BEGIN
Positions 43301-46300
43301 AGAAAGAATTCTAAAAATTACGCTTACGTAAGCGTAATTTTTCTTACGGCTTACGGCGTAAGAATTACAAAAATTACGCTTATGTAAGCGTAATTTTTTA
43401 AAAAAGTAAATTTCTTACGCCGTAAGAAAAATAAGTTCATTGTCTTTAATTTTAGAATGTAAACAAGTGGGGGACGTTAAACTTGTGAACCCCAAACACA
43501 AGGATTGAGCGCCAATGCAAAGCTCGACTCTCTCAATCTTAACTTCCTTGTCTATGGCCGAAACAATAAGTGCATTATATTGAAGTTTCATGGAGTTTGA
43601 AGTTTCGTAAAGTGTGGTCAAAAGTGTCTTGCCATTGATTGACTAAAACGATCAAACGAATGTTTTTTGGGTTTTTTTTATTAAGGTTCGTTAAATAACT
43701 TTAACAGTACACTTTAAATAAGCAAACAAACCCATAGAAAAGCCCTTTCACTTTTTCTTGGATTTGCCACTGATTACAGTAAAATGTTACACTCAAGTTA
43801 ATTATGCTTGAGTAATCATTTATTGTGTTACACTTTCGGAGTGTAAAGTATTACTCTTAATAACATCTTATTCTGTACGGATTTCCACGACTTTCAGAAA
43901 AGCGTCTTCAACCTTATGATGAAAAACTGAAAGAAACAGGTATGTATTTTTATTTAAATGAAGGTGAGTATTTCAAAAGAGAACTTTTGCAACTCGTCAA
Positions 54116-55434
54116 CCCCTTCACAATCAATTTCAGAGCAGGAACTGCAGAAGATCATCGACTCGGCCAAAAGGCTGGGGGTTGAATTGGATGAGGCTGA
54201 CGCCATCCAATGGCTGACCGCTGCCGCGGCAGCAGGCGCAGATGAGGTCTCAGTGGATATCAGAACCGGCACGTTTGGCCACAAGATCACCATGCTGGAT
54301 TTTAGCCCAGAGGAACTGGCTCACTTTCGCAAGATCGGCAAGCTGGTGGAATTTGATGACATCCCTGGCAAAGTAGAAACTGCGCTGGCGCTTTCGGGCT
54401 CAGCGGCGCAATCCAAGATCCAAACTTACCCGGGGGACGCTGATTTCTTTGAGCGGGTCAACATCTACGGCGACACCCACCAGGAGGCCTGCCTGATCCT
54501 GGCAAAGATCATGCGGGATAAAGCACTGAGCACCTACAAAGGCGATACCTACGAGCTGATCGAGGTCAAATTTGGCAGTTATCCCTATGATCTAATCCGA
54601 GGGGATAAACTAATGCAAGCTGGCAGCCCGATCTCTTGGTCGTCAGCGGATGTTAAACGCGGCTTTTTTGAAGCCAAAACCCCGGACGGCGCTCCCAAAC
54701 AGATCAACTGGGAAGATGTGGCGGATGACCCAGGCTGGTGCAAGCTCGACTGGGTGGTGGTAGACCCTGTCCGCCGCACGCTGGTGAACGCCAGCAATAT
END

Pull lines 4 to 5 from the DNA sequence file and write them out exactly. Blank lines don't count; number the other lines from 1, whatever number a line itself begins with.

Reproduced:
43501 AGGATTGAGCGCCAATGCAAAGCTCGACTCTCTCAATCTTAACTTCCTTGTCTATGGCCGAAACAATAAGTGCATTATATTGAAGTTTCATGGAGTTTGA
43601 AGTTTCGTAAAGTGTGGTCAAAAGTGTCTTGCCATTGATTGACTAAAACGATCAAACGAATGTTTTTTGGGTTTTTTTTATTAAGGTTCGTTAAATAACT